• Logs. Many software systems generate log files as part of their normal operation. For example, every web server keeps a log of all the requests it has received, which can be a very useful data source.

  • Surveys. Send out a survey of some sort and obtain the responses. Every startup should be investing time to talk to their customers, and user surveys play a big role in this.

  • Databases. Company operational data is stored in one or more databases. Access to this data is essential for understanding any business. The Structured Query Language (SQL) is the standard interface for accessing data in databases. Steps: (1) obtain access to the DB (server, username, and password), (2) connect to the DB, (3) run a DB query SELECT … FROM …, (4) save the output to a CSV file.

  • Websites. Data can sometimes be found as tables in a webpage’s HTML markup code. This data is usually displayed with the intention of being read by humans, but it’s often useful to extract the tabular data.

  • APIs. An application programming interface (API) is a standard way for computers to exchange data. Data obtained from APIs is intended for machine use. You can think of APIs as websites that allow fine-grained control of the data you’re requesting, and a well-defined format for the response data.

  • Data repositories. Existing datasets on specialized web servers for hosting data. A data repository will allow you to download datasets in the usual formats CSV, spreadsheet, etc. but also has additional description of the data (metadata). Examples of data repositories include, government data repositories, open science repositories like OSF, Zenodo, etc.

  • Published plots and graphs. Using tools like, you can sometimes read data points from graphs in published research papers.

  • Research datasets. CUT Ask researchers to provide you with raw data files from any research paper. You can expect mixed responses, but it doesn’t hurt to ask.

  • SQL files. CUT Structured Query Language is the standard format used to represent data in databases. A database dump files contain the complete instructions for recreating a database and all the contents in it. TODO: mention not meant to work directly – but load into DB then query to extract CSV.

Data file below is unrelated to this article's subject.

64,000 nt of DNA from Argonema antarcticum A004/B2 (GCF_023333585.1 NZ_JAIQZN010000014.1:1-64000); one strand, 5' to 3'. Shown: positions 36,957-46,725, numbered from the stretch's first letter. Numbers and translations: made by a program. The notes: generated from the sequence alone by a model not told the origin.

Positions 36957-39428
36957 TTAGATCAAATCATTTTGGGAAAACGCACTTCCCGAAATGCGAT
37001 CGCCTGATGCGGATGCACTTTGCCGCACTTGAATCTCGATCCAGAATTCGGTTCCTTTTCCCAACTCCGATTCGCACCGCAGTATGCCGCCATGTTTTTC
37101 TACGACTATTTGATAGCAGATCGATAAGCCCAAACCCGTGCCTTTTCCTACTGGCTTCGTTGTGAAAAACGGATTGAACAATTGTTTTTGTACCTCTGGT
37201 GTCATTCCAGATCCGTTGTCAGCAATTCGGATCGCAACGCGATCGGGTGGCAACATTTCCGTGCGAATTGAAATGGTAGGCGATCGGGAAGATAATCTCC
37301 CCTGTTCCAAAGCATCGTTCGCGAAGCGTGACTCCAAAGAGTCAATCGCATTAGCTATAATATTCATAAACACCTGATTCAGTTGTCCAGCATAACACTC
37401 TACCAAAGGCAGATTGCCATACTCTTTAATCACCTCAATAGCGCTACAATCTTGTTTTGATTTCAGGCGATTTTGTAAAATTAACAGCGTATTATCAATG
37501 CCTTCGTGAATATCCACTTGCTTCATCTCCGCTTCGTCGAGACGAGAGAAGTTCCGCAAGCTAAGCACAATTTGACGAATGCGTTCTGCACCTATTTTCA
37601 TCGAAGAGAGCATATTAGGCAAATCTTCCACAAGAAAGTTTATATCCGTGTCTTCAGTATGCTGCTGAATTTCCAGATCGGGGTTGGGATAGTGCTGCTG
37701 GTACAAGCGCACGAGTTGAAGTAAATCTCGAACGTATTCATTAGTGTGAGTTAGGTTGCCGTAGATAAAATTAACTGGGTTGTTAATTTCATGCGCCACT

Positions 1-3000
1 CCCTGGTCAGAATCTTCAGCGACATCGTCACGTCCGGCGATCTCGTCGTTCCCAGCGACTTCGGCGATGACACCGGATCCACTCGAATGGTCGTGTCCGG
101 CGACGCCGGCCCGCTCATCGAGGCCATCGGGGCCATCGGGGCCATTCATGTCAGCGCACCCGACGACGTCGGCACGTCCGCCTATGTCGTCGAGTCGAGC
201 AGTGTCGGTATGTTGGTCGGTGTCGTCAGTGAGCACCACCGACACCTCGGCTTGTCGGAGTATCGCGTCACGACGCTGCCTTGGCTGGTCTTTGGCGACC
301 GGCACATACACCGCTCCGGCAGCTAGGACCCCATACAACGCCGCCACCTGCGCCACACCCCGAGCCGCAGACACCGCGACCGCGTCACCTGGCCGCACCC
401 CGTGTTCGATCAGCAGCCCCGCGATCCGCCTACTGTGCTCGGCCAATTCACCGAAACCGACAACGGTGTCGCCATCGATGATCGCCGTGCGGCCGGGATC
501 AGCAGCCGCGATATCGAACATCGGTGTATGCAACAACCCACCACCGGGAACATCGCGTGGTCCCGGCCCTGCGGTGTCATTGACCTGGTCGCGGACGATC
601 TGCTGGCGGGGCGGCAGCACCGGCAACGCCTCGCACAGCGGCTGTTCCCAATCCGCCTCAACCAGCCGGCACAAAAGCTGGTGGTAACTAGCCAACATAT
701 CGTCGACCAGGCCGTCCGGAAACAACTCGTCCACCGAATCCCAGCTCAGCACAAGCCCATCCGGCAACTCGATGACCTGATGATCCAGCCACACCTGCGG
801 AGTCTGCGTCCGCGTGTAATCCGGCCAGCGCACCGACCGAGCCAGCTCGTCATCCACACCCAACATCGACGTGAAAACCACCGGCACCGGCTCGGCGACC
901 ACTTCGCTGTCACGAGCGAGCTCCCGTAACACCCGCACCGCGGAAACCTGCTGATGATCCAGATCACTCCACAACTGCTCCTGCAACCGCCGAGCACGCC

Data formats#

Data files can be encoded in one of several data formats: CSV files, TSV files, spreadsheets, JSON files, HTML files, SQLite database files, etc.

We’ll now show examples of the Pandas code for loading data from CSV files and spreadsheets, since these are the most common data formats seen “in the wild.”

Joke: Trigger warning: this will be acronyms like SQL and CSV thrown at you. I know you’re thinking “wow that escalated quickly,” but we have to get a bit technical to make the knowledge actually useful.

CSV files#

The initialism CSV stands for Comma-Separated-Values and is a widespread file format for tabular data. CSV files consist of plain text values separated by commas. The first line of a CSV file usually contains the variable names (it is called the header row).

Comma-Separated-Values files are the most common file format for tabular data that you are likely to encounter. You can load CSV data using the function pd.read_csv(<path>), where <path> is the location of the CSV file.

Let’s see the “raw contents” of the data file ../datasets/minimal.csv as you would see if you opened it with a basic text editor like (e.g. Notepad in Windows or TextEdit on a Mac).


Note the first line of this file is a “header row” that contains the column names, while the remaining rows contain the actual data for the observations.

# ALT. (not cross platform)
# !head ../datasets/minimal.csv

Here is the code for loading a CSV file ../datasets/minimal.csv and showing the resulting data frame.

df = pd.read_csv("../datasets/minimal.csv")
     x    y team  level
0  1.0  2.0    a      3
1  1.5  1.0    a      2
2  2.0  1.5    a      1
3  2.5  2.0    b      3
4  3.0  1.5    b      3

Spreadsheets files#

Spreadsheet software like LibreOffice Calc, Microsoft Excel, and Google Sheets can be used to edit spreadsheet files with extensions like .ods, .xlsx, and .xls. We can load data from spreadsheet files using the function pd.read_excel().

TODO: give heads up need to pip-install packages

odsdf = pd.read_excel("../datasets/formats/minimal.ods",
xlsxdf = pd.read_excel("../datasets/formats/minimal.xlsx",

Other data formats#


The Tab-Separated-Values format is similar to CSV, but uses TAB characters as separators. TAB is a special character used for aligning text into columns, an it is represented as \t in Python strings.

!head ../datasets/formats/minimal.tsv
x	y	team	level
1.0	2.0	a	3
1.5	1.0	a	2
2.0	1.5	a	1
2.5	2.0	b	3
3.0	1.5	b	3

We load TSV files using the function pd.read_csv by passing the value "\t" to the sep (separator) argument: pd.read_csv(<path>, sep="\t").

tsvdf = pd.read_csv("../datasets/formats/minimal.tsv", sep="\t")
x y team level
0 1.0 2.0 a 3
1 1.5 1.0 a 2
2 2.0 1.5 a 1
3 2.5 2.0 b 3
4 3.0 1.5 b 3


The acronym JSON stands for JavaScript Object Notation, and it is one of the most common data format by web applications and APIs. The JSON data format is similar to Python’s notation for lists (square brackets [...]), and dicts (curly braces {...} containing key:value pairs).

!head ../datasets/formats/minimal.json
  {"x":1.0, "y":2.0, "team":"a", "level":3},
  {"x":1.5, "y":1.0, "team":"a", "level":2},